In the Jesus Movement of the 1960s and '70s, the "One Way" sign — the index finger held high — became a popular icon. "One Way" bumper stickers and lapel pins were everywhere, and the "One Way" slogan for a time became the identifying catchphrase of all evangelicalism.
Evangelicalism in those days was an extremely diverse movement. (In some ways it was even more eclectic than it is today.) It encompassed everything from Jesus People, who were an integral part of that era's youth culture, to straight-line fundamentalists, who scorned everything contemporary. But all of them had at least one important thing in common: They knew that Jesus Christ is the only way to heaven. "One Way" seemed an unshakable belief that all evangelicals held in common.
That is no longer the case. The evangelical movement of today is no longer unified on this issue. Some who call themselves evangelicals are openly insisting that faith alone in Jesus is not the only way to heaven. They are now convinced that people of all faiths will be in heaven. Others are simply cowardly, embarrassed, or hesitant to affirm the exclusivity of the gospel in an era when inclusivity, pluralism, and tolerance are deemed supreme virtues by the secular world. They imagine it would be a tremendous cultural faux pas to declare that Christianity is the truth and all other faiths are wrong. Apparently, the evangelical movement's biggest fear today is that Christians will be seen as out of harmony with the world.
Why has this dramatic shift taken place? Why has evangelicalism abandoned what believers once all agreed is absolutely true? I believe it is because church leaders, in their desperate quest to be relevant and fashionable, have actually failed to see where the contemporary world is going and why.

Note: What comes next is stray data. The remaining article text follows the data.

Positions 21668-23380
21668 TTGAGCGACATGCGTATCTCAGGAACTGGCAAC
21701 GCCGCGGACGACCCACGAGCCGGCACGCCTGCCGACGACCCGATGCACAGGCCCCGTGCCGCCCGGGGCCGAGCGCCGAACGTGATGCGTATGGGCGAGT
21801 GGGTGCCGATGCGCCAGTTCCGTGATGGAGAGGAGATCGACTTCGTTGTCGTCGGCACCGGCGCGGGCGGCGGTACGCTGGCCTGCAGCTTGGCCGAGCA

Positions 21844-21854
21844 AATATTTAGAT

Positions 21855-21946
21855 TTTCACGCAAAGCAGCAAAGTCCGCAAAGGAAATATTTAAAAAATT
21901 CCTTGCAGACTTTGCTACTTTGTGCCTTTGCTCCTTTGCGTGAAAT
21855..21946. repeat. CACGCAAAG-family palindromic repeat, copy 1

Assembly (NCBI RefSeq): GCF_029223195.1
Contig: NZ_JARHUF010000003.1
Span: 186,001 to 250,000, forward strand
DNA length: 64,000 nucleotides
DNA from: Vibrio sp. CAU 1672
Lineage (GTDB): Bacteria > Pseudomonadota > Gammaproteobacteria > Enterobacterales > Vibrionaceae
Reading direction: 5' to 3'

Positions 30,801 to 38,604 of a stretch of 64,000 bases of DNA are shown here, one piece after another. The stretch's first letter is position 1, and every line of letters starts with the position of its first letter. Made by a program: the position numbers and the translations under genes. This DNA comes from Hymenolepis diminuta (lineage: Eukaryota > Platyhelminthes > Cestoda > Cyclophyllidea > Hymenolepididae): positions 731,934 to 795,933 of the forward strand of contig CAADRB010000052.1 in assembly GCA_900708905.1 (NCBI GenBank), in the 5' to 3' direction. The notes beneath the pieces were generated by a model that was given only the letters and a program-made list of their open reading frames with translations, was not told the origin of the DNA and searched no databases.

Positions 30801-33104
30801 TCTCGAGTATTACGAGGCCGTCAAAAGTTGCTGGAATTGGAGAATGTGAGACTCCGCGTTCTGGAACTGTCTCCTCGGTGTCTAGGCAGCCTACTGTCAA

The dominant worldview in secular and academic circles today is called postmodernism. To the postmodernist, reality is whatever the individual imagines it to be. That means what is "true" is determined subjectively by each person, and there is no such thing as objective, authoritative truth that governs or applies to humanity universally. The postmodernist naturally believes it is pointless to argue whether opinion A is superior to opinion B. After all, if reality is merely a construct of the human mind, one person's perspective of truth is ultimately just as good as another's. "Truth" becomes nothing more than a personal opinion, usually best kept to oneself.
That is the one essential, non-negotiable demand postmodernism makes of everyone: We are not supposed to think we know any objective truth. Postmodernists often suggest that every opinion should be shown equal respect. And therefore, on the surface, postmodernism seems driven by a broad-minded concern for harmony and tolerance. It all sounds very charitable and altruistic. But what really underlies the postmodernist belief system is an utter intolerance for every worldview that makes any universal truth-claims-particularly biblical Christianity.
Postmodernism and the Church
The church today is filled with people who are advocating postmodern ideas. Some of them do it self-consciously and deliberately, but most do it unwittingly. (Having imbibed too much of the spirit of the age, they are simply regurgitating worldly opinion.) The evangelical movement as a whole, still recovering from its long battle with modernism, is not prepared for a new and different adversary. Many Christians have therefore not yet recognized the extreme danger posed by postmodernist thought.